Cal Fire officials say PG&E equipment sparked deadly California wildfire

California power company caused state's deadliest blaze, investigation finds

PG&E lines blamed for deadliest wildfire in California history

After a very meticulous and thorough investigation, CAL FIRE has determined that the Camp Fire was caused by electrical transmission lines owned and operated by Pacific Gas and Electricity (PG&E) located in the Pulga area. Fueled by dry vegetation and red flag conditions consisting of strong winds, low humidity and warm temperatures promoted the fire and caused extreme rates of spread, rapidly burning into Pulga to the east and west into Concow, Paradise, Magalia and the outskirts of east Chico.

Investigators also pointed out a second ignition site, which apparently caught fire when vegetation blew into electrical distribution lines owned by PG&E. Flames consumed more than 150,000 acres of land and destroyed more than 18,800 structures.

Ramsey said in a statement that he and the California Attorney General's office have been investigating PG&E's role in the fire since November.

"In addition to claims for property damage, business interruption, interest and attorneys' fees, the Utility could be liable for fire suppression costs, evacuation costs, medical expenses, personal injury damages, punitive damages and other damages under other theories of liability, including if the Utility were found to have been negligent", the company said.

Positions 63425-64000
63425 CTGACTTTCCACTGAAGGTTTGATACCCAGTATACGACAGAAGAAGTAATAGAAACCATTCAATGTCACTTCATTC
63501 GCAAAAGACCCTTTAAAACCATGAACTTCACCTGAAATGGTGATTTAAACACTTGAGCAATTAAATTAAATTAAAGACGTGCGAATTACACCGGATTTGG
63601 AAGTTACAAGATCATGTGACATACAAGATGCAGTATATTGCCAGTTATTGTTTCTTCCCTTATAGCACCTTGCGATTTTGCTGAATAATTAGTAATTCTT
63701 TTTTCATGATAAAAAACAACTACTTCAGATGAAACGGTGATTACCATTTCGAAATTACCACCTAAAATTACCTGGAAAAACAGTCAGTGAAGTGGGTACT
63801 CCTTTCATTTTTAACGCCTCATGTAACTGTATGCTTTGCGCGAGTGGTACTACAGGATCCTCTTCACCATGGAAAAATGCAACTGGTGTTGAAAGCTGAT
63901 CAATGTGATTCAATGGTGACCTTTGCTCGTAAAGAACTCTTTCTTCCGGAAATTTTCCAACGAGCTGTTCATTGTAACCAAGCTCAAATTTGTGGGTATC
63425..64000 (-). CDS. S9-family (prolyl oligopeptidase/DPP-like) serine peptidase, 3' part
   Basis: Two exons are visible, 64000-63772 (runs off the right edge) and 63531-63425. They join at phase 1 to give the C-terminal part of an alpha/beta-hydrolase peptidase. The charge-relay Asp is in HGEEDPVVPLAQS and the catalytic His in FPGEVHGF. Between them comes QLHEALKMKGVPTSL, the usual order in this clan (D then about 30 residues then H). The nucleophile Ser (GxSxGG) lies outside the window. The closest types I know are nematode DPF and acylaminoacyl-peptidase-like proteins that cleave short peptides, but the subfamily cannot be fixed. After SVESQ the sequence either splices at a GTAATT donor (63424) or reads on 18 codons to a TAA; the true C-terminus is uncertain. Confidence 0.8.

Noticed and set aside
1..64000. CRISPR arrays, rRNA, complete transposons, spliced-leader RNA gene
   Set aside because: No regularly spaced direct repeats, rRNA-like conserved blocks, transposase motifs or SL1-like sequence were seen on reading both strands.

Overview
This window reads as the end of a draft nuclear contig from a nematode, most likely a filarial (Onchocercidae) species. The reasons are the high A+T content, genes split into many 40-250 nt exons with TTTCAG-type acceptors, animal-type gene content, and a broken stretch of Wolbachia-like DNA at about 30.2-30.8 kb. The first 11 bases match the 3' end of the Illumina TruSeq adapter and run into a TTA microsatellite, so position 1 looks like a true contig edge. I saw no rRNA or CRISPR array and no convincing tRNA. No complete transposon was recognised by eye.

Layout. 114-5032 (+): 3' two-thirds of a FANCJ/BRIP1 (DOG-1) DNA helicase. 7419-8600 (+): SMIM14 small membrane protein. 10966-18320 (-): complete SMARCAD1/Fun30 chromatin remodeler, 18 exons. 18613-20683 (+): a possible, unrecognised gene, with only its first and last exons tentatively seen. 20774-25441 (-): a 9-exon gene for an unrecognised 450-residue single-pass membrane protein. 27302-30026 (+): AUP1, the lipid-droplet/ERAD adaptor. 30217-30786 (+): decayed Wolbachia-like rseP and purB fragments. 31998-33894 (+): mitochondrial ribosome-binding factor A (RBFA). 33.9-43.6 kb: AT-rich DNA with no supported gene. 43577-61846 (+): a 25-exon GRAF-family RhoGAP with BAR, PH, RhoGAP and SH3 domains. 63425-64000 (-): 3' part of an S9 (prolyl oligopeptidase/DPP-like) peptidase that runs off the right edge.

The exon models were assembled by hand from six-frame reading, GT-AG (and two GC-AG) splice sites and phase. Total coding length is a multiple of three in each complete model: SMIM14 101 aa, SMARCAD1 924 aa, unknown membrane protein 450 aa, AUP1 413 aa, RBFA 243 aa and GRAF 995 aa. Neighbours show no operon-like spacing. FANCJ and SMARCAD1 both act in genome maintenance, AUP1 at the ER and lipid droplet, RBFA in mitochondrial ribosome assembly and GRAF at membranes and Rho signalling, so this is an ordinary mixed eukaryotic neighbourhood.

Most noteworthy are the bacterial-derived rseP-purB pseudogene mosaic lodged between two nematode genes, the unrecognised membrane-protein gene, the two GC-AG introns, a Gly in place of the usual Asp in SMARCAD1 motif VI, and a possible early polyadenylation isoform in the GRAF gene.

Pacific Gas & Electric Co.'s chief executive told California lawmakers that he expected the utility would be blamed, but he was still disappointed that the company he heads caused the state's most destructive wildfire previous year.

"I have made the assumption when I got here that PG&E equipment caused the fire", he said as quoted by The Associated Press. The committee was conducting an oversight hearing on PG&E's management.

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This finding is not a surprise.

"It's nice to have a definite answer", Jones said, adding that she hopes the conclusion will help her city's legal case against the utility.

Almost 19,000 homes and other structures were destroyed, and the death toll of 85 civilians stands as the greatest loss of life from a single wildfire in California history.

Gov. Gavin Newsom said in a Wednesday filing that the extension should not be granted. He said the utility's request continues to show it lacks an urgent focus on improving safety.

Newsom and lawmakers are working on proposals related to utility liability for wildfires that could affect the bankruptcy.

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